Spac Attack

A SPAC merger plan involving Trump's media company has led to insider trading charges

Three investors in DWAC allegedly made a combined $22 million trading on insider information

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A finger presses download on the Truth Social app on the App Store
The plan to take Truth Social’s parent company public has been rocky.
Illustration: Dado Ruvic (Reuters)

Donald Trump’s media company, Trump Media & Technology Group (TMTG), the parent company of the right-wing social media app Truth Social, has long had designs on going public. The plan: merge with a blank-check corporation called Digital World Acquisition Company (DWAC). But the deal has been delayed for years awaiting approval by federal securities regulators.

Now, federal prosecutors in Manhattan have arrested and charged three early DWAC investors—Michael Shvartsman, Gerald Shvartsman, and DWAC board member Bruce Garelick—for insider trading.


The US Justice Department and the US Securities and Exchange Commission (SEC) jointly announced charges against the three men, alleging that they traded DWAC stock based on insider information that the company planned to merge with TMTG.

The three defendants allegedly made $22 million off of the trades as DWAC’s market value shot up on the news that it would merge with TMTG. The trio tipped off numerous friends and associates, who also profited, according to the government.


TMTG and DWAC have fought allegations of wrongdoing for years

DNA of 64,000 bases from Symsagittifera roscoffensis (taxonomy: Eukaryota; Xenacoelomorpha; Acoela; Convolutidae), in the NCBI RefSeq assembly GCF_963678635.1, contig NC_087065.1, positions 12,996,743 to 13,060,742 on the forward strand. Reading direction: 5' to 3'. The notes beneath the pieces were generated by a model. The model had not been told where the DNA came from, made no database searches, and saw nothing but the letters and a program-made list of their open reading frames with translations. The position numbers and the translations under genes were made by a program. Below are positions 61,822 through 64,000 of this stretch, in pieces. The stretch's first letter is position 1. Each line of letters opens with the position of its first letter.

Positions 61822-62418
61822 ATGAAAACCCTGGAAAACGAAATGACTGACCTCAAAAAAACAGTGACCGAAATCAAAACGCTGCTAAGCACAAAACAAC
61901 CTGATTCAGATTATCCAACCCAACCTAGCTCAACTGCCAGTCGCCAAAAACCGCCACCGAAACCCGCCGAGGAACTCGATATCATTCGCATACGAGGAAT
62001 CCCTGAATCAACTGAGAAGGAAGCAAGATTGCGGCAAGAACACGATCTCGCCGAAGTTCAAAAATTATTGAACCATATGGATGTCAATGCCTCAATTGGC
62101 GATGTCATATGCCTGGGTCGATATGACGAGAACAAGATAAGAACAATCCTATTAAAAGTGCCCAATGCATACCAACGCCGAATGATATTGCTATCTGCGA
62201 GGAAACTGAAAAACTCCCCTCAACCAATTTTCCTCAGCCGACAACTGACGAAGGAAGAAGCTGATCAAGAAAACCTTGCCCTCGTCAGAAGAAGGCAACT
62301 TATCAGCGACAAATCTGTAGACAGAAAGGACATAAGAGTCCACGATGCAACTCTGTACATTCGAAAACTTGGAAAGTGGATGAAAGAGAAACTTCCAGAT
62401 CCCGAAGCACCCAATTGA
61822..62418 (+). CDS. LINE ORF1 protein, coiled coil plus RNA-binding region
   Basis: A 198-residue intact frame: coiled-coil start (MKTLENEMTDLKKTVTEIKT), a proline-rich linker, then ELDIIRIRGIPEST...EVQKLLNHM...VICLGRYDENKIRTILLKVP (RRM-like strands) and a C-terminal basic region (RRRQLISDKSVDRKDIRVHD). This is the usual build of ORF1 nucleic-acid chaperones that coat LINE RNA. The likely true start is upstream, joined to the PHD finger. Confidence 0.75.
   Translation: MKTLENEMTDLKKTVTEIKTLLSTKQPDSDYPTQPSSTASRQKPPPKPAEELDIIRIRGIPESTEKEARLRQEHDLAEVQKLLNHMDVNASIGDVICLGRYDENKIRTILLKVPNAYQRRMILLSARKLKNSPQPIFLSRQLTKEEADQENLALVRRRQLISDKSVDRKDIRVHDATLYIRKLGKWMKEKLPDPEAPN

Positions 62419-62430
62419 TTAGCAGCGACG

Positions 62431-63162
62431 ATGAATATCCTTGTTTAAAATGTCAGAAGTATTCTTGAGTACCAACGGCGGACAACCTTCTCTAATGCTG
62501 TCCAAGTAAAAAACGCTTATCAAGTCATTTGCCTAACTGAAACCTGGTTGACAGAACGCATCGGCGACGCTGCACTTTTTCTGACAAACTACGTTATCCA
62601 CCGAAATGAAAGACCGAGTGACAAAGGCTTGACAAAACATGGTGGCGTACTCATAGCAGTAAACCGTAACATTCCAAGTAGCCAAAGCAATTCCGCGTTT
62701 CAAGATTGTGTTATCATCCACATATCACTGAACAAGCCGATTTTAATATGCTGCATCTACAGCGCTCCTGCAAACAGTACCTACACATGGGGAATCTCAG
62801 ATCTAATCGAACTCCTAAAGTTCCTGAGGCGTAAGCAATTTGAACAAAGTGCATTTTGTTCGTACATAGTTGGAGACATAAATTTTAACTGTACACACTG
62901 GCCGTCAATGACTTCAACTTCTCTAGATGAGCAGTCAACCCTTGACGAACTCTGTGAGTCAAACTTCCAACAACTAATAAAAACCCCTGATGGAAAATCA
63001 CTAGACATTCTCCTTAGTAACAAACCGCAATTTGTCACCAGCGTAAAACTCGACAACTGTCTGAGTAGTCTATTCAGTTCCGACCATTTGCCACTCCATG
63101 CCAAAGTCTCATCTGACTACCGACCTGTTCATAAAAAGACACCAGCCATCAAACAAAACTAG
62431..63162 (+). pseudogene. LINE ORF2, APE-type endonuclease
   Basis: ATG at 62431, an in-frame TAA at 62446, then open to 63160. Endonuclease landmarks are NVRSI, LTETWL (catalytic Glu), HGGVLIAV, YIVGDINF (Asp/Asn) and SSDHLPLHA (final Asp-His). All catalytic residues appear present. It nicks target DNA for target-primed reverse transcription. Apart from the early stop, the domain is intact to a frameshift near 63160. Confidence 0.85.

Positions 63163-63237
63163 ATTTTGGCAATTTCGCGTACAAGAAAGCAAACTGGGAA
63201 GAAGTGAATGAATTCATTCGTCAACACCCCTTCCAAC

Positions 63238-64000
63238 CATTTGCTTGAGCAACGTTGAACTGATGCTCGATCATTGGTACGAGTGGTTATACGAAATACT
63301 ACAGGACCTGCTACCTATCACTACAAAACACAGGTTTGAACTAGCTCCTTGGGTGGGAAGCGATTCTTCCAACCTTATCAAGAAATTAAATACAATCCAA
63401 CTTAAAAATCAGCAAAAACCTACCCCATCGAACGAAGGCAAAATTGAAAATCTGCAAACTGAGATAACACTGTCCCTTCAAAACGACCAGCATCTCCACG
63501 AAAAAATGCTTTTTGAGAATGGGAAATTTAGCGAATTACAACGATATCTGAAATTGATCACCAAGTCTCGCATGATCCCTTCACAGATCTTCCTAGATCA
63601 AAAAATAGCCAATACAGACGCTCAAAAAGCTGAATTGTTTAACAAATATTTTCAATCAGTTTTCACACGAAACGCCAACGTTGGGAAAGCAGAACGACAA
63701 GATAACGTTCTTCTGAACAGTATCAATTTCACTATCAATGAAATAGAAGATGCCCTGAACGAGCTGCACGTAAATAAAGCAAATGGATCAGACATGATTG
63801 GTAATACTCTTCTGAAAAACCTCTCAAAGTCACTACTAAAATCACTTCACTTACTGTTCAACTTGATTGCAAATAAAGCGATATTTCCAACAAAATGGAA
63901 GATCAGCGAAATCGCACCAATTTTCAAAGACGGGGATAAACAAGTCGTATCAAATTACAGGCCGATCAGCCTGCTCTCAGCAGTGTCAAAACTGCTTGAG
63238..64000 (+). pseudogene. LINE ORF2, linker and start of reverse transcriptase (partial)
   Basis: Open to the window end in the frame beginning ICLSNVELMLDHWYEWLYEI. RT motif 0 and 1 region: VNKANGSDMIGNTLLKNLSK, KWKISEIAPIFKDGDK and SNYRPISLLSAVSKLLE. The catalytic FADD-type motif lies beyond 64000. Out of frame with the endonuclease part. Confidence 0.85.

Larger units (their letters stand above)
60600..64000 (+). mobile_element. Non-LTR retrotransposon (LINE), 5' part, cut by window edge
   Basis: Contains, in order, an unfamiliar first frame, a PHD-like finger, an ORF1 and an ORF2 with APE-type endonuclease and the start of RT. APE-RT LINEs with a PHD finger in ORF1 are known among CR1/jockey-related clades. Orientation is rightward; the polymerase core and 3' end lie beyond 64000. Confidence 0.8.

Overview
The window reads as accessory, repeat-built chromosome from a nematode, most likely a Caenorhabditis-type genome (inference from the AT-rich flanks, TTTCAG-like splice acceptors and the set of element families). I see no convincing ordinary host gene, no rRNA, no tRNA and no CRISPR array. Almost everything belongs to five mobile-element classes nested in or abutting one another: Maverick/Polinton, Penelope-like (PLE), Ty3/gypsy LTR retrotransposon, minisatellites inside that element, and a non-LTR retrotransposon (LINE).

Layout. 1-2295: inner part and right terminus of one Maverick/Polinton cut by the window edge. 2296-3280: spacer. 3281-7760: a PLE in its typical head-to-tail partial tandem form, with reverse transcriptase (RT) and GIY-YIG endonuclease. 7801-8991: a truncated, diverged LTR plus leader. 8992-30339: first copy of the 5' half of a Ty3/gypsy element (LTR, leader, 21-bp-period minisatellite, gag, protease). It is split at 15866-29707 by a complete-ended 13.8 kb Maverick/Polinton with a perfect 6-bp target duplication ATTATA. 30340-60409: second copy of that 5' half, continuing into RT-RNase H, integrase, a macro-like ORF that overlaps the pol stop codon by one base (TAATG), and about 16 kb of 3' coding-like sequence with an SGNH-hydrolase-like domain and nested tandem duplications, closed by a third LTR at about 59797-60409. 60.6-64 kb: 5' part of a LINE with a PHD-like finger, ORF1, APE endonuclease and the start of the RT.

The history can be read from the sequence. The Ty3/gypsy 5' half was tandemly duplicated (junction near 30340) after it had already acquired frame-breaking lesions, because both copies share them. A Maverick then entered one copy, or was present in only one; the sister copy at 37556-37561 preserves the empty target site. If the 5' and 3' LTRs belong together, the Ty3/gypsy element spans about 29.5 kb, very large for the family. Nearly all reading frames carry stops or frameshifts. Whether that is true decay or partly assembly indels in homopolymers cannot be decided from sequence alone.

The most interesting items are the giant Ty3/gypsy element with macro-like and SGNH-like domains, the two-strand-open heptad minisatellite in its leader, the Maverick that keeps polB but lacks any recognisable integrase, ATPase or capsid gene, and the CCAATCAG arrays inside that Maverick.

There have been signs of wrongdoing from the very beginning of the deal. The New York Times reported in October 2021 that Patrick Orlando, the former CEO of DWAC, held meetings with Trump in March 2021, six months before the shell company, known as a special purpose acquisition company (SPAC), went public.

If the two firms held merger talks ahead of the SPAC going public, that would violate federal securities laws. US senator Elizabeth Warren wrote a letter to the SEC in November 2021 urging the agency to investigate the matter.

While the SEC has not brought charges related to violations of SPAC rules, it has long delayed giving the $300 million deal its stamp of approval. As a result, DWAC has had to get shareholder permission to extend the deadline for the deal to go through.


One year ago, DWAC and TMTG were subpoenaed, including by a grand jury in the Southern District of New York, for documents related to the planned takeover, according to a regulatory disclosure.

The three defendants face both criminal charges from the Justice Department and civil charges from the SEC. They could each spend decades in prison and incur massive financial penalties. Neither DWAC nor TMTG responded immediately to requests for comment on the arrests and charges.